Effect of Protocolized Weaning with Early Extubation to Noninvasive Ventilation vs Invasive Weaning on Time to Liberation from Mechanical Ventilation among Patients with Respiratory Failure: The Breathe Randomized Clinical Trial

Gavin D. Perkins*, Dipesh Mistry, Simon Gates, Fang Gao, Catherine Snelson, Nicholas Hart, Luigi Camporota, James Varley, Coralie Carle, Elankumaran Paramasivam, Beverley Hoddell, Daniel F. McAuley, Timothy S. Walsh, Bronagh Blackwood, Louise Rose, Sarah E. Lamb, Stavros Petrou, Duncan Young, Ranjit Lall

*Corresponding author for this work

Research output: Contribution to journalArticle

23 Citations (Scopus)
159 Downloads (Pure)

Abstract

Importance: In adults in whom weaning from invasive mechanical ventilation is difficult, noninvasive ventilation may facilitate early liberation, but there is uncertainty about its effectiveness in a general intensive care patient population.

Objective: To investigate among patients with difficulty weaning the effects of protocolized weaning with early extubation to noninvasive ventilation on time to liberation from ventilation compared with protocolized invasive weaning. 

Design, Setting, and Participants: Randomized, allocation-concealed, open-label, multicenter clinical trial enrolling patients between March 2013 and October 2016 from 41 intensive care units in the UK National Health Service. Follow-up continued until April 2017. Adults who received invasive mechanical ventilation for more than 48 hours and in whom a spontaneous breathing trial failed were enrolled. 

Interventions: Patients were randomized to receive either protocolized weaning via early extubation to noninvasive ventilation (n = 182) or protocolized standard weaning (continued invasive ventilation until successful spontaneous breathing trial, followed by extubation) (n = 182). 

Main Outcomes and Measures: Primary outcome was time from randomization to successful liberation from all forms of mechanical ventilation among survivors, measured in days, with the minimal clinically important difference defined as 1 day. Secondary outcomes were duration of invasive and total ventilation (days), reintubation or tracheostomy rates, and survival. 

Results: Among 364 randomized patients (mean age, 63.1 [SD, 14.8] years; 50.5% male), 319 were evaluable for the primary effectiveness outcome (41 died before liberation, 2 withdrew, and 2 were discharged with ongoing ventilation). The median time to liberation was 4.3 days in the noninvasive group vs 4.5 days in the invasive group (adjusted hazard ratio, 1.1; 95% CI, 0.89-1.40). Competing risk analysis accounting for deaths had a similar result (adjusted hazard ratio, 1.1; 95% CI, 0.86-1.34). The noninvasive group received less invasive ventilation (median, 1 day vs 4 days; incidence rate ratio, 0.6; 95% CI, 0.47-0.87) and fewer total ventilator days (median, 3 days vs 4 days; incidence rate ratio, 0.8; 95% CI, 0.62-1.0). There was no significant difference in reintubation, tracheostomy rates, or survival. Adverse events occurred in 45 patients (24.7%) in the noninvasive group compared with 47 (25.8%) in the invasive group.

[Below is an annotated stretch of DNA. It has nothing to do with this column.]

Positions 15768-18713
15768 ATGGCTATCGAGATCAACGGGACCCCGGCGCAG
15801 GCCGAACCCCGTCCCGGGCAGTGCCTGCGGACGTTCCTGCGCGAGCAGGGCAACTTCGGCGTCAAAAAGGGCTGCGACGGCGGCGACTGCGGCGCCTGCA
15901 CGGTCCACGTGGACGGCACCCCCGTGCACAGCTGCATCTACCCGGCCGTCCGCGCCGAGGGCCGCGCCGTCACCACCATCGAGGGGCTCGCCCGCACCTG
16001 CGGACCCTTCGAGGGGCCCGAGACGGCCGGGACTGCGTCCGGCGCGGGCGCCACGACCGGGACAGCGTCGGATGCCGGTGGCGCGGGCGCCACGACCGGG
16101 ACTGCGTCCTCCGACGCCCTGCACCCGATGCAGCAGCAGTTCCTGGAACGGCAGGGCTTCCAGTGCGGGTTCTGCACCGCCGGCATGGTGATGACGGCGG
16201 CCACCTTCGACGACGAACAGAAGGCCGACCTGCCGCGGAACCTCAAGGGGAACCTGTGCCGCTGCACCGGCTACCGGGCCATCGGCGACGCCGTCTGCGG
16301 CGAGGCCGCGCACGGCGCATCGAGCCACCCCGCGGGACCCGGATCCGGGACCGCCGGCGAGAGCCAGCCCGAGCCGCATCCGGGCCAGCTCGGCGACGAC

Conclusions and Relevance: Among patients requiring mechanical ventilation in whom a spontaneous breathing trial had failed, early extubation to noninvasive ventilation did not shorten time to liberation from any ventilation. 

Original languageEnglish
Pages (from-to)1881-1888
Number of pages8
JournalJAMA - Journal of the American Medical Association
Volume320
Issue number18
Early online date22 Oct 2018
DOIs
Publication statusPublished - 13 Nov 2018

ASJC Scopus subject areas

  • Medicine(all)

Fingerprint Dive into the research topics of 'Effect of Protocolized Weaning with Early Extubation to Noninvasive Ventilation vs Invasive Weaning on Time to Liberation from Mechanical Ventilation among Patients with Respiratory Failure: The Breathe Randomized Clinical Trial'. Together they form a unique fingerprint.

Cite this